ARLINGTON — When Paige Billiot picked up her little sister Gabrielle from school, kids would stare and point.
“I’m used to it,” she said.
When she went to Gabrielle’s basketball games in Arlington, she would see people whispering.
“It happens everywhere I go,” Paige said. “I noticed more when I was younger, especially from adults.”
Paige, 23, has a birth mark that takes up much of the left side of her face. She was called names, teased and bullied when she was young.
But she has managed to overcome that to become an actress and filmmaker in Los Angeles. As far as she is concerned, her birth mark is a beauty mark.
Visiting family in Arlington recently, Paige explained how she wants to inspire others with her online project called flawlessaffect.com.
“It’s a campaign movement to redefine beauty,” Paige said, adding she wants to create awareness that everyone has flaws, and they make us unique. “You don’t want to be normal.”
Paige said there is a stigmatism associated with flaws so people “want to get rid of the condition.” She said people need to embrace what makes them special.
“You can’t please everybody, and you shouldn’t try,” she said. “Different is the new normal.”
Paige said society conforms to individuals, so to have a “different perception of beauty” each one of us needs to be more accepting.
She said it has been a challenge trying to make it in Hollywood, where it’s “99 percent about looks.” So she has produced a lot of her own material.
She also accentuated her birth mark to play a character in a horror movie called, “One of Us.” She also was in another horror movie called “Road to Hell.”
Paige said her “flaw” actually helps her stand out.
“It’s so over-saturated with the same mindset of perfect body, perfect face,” she said of Hollywood.
Paige said it wasn’t until high school that she began to feel good about herself. Gabrielle, who was about 10 at the time, said she wished she had a birth mark like her sister’s.
Mom Christine took that story a little further.
“Gabby actually cried because she wanted to be special like Paige,” Christine said.
“It was empowering,” Paige said, adding that her friends also said the birth mark was cool, which helped her mentally.
Gabby so looked up to Paige that once at Halloween she wore a similar birth mark as a costume. She wouldn’t even take it off the next day.
Paige said her mom always supported her. “She said I was beautiful, special,” Paige said.
“We surrounded her with love and tons of laughter,” Christine said of the family support group.
Christine said since Paige was picked on so much she and other family shared stories about how they were picked on, showing how common that really is.
“School life is brutal,” Christine said. “She needed to take the high road.”
Still, it wasn’t easy. The family moved around a lot, and Paige always had to make new friends. Her mom even had to explain to teachers that her condition was not contagious.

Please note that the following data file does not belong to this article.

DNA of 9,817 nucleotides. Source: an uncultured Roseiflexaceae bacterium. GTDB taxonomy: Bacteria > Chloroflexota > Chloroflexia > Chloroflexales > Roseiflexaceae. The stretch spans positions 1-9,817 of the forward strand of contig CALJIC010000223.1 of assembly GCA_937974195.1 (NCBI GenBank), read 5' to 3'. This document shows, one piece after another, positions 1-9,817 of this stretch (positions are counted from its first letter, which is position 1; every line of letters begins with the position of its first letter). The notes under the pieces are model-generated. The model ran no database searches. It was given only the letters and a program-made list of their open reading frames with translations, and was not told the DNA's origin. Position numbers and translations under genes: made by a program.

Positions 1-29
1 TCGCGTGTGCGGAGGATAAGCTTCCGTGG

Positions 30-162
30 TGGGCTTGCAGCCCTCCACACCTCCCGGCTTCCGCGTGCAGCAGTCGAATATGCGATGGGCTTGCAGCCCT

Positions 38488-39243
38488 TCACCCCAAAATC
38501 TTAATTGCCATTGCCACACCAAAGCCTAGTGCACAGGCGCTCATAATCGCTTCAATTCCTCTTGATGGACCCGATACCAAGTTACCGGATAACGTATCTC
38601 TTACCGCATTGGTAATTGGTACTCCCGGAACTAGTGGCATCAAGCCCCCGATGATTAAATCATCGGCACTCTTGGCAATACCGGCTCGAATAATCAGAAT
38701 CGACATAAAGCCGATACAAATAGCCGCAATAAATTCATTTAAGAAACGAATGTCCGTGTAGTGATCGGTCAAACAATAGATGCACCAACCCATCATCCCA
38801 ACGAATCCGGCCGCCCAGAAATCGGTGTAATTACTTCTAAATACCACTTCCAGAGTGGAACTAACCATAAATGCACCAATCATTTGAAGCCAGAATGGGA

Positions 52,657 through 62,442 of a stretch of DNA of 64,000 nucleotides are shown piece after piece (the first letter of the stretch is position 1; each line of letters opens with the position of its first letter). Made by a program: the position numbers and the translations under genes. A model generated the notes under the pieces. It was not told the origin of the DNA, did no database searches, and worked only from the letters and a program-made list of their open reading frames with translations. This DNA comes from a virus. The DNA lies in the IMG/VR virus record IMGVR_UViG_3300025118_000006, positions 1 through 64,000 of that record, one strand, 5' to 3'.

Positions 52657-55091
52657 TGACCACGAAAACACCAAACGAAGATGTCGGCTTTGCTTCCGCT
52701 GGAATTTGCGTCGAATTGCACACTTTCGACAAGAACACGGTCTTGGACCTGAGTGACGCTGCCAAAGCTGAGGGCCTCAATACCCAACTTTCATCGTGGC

“Over and over I had to explain” my condition, Paige said, adding facing her fear actually helped her.
“When I’d go to a new school I’d ask to get in front of the class to talk and get it over with,” she said. “It helped me get to the point of accepting it.”
She noticed fellow students were more accepting when she started doing that.
“It was fear of the unknown,” she said, adding she did have to deal with some physical abuse from bullies, but she was a tomboy so she took care of herself.
She said growing up she wanted to be a veterinarian, doctor, lawyer, spy … She even went to the University of Nevada at Las Vegas for pre-med.
“I hated it,” she said of UNLV. “Being an actor I could be all those things.”
She received her drama training in high school at the prestigious Las Vegas Performing Arts Academy.
Her mom said that was a great experience for her.
“She had to develop thicker skin. She had to fight tooth and nail for parts so they wouldn’t typecast her,” Christine said.
Her mom said Paige would pester directors until they gave her an audition “to make her be quiet.”
“They looked past the physicality and saw true talent,” Christine said.
Paige also has a love of being behind the camera. Her five-minute short movie called “Reflection,” has had positive reviews. It’s an abstract look at gun rights: “It’s the person not the weapon,” she said.
Paige said she wants to be a motivational speaker. She said she hates to see kids pick on others with harsh words or actions because they don’t meet the “social norms of what beautiful should be.”
Paige said many people, especially young girls, can relate to her struggles.
“Everybody feels flawed at some level,” she said. “We have to be able to accept ourselves.”
Her mom said Paige even inspires her. Christine said she has struggled with weight her entire life.
“She said to accept who I am, and love myself more,” Christine said. “Instead of the negative, embrace what I do like about myself. It’s so freeing.”